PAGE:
Institute for War and Peace Reporting | Giving Voice, Driving Change
Maths Students Shine Abroad
Four young Afghan students did more than merely stun their competitors when they came away with some of the top prizes at an international mathematics competition held recently in Almaty, Kazakhstan. They also changed how students from 22 other countries perceive Afghanistan.
Ahmad Mustafa Naseri and Mustafa Naseri, both 17 (and unrelated), students at the Turkish-run Afghan-Turk School in Kabul, won gold medals while Omid Sadiqyar and Mohammad Rafi Firoz, also 17 and students at a similar school in the northern Shiberghan province, were awarded silver medals following a day-long algebra competition in May.
Ahmad Mustafa said that while he was proud of his gold medal, he was saddened to discover that students from other countries thought of Afghanistan only as the home of terrorism, drugs production and internecine conflict.
“One competitor from Australia told me, ‘I was very surprised that Afghans were taking part in this competition – we always hear that Afghanistan is a major drug producer and a country for terrorists who are always fighting one another,’ " said Ahmad Mustafa.
But now, Ahmad Mustafa said, the Australian promised to return home and talk of the talented and brave Afghans he had met.
Mustafa Naseri smiled as he recalled the moment he heard he had won gold.
“Even though the other participants were happy that there were Afghan students in the competition, they never thought that we would get such positions. They were all left wondering after the results were announced and the Afghans were awarded two gold and two silver medals,” he said.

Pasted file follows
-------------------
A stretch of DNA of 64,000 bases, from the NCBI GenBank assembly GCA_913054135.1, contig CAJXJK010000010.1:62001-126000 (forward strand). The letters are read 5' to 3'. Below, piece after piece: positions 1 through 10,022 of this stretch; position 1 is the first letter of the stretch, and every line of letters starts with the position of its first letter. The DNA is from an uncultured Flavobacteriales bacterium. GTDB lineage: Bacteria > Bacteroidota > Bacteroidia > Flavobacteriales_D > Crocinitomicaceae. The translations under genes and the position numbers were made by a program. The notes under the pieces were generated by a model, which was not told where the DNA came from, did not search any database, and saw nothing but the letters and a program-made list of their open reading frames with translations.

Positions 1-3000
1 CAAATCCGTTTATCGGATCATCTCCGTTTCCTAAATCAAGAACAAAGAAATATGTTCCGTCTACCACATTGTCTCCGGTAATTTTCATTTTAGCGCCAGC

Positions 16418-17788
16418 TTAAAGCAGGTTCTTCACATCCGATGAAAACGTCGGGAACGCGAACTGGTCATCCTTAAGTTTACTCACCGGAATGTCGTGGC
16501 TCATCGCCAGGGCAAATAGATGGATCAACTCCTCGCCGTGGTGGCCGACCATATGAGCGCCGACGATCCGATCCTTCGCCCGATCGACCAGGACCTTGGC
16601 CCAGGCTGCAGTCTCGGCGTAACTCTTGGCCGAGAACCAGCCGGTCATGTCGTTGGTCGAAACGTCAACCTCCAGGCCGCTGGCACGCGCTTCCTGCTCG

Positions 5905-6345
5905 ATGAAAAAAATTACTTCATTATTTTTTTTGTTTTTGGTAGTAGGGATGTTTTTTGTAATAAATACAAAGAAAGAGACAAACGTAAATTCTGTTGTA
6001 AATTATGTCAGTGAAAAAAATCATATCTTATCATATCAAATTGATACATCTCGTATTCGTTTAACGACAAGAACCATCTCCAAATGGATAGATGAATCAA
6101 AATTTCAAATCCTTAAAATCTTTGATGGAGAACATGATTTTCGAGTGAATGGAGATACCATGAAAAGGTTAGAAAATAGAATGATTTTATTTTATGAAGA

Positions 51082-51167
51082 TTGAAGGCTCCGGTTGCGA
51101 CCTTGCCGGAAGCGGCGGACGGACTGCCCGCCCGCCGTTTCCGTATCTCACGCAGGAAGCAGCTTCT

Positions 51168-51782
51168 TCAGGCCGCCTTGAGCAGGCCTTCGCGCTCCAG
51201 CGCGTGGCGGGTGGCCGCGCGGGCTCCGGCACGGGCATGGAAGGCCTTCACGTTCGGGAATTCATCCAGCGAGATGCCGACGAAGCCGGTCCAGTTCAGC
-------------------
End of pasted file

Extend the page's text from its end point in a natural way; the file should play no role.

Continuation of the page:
Maths teacher Hilmi Engoren, who started teaching at the high school two years ago and accompanied the students to Kazakhstan, praised the boys, adding, “Afghan students are talented – I am sure that if the way is paved for them, they will be successful in any field.”
The Afghan-Turk schools, supported by a Turkish non-governmental organisation, were first established in 1995 but were quickly attacked by the then-ruling Taleban regime, which accused them of spreading Turkish propaganda.
Today, there are 35 teachers, including 18 from Turkey, for the 500 students at the Kabul school. According to Abdul Fatah Sabar, deputy director at the school, the teaching system is more concentrated than others in the country, with students attending classes 46 hours a week, compared with the 36 hours normal at Afghan schools.
The schools only accept male students. “These schools were established during the Taleban regime and girls were not allowed to go to school at that time,” said Sabar. “So only boys are still educated here.”
Mustafa’s father, Abdul Wasay Naseri, is full of praise for his son’s school. “If my son didn’t go to the Afghan-Turk School, his talents would be wasted like those of thousands of other Afghan youths,” he said.
Mohammad Sediq Patman, a deputy education minister, said that if Afghanistan had the means to educate its children, "I am sure they would amaze the world in different fields.
“Unfortunately we don’t have enough schools or teachers and we are not on top of things in the regions; we can’t dismiss any teachers in the provinces. Most of the teachers who were appointed during the war era [in the Nineties] don’t have diplomas."
Winning the math award was almost too much for Mustafa Naseri. “When I was given the gold medal, my heart began beating so fast I thought I had a heart disease,” he said.
Mohammad Jawad Sharifzada is an IWPR staff reporter in Kabul.
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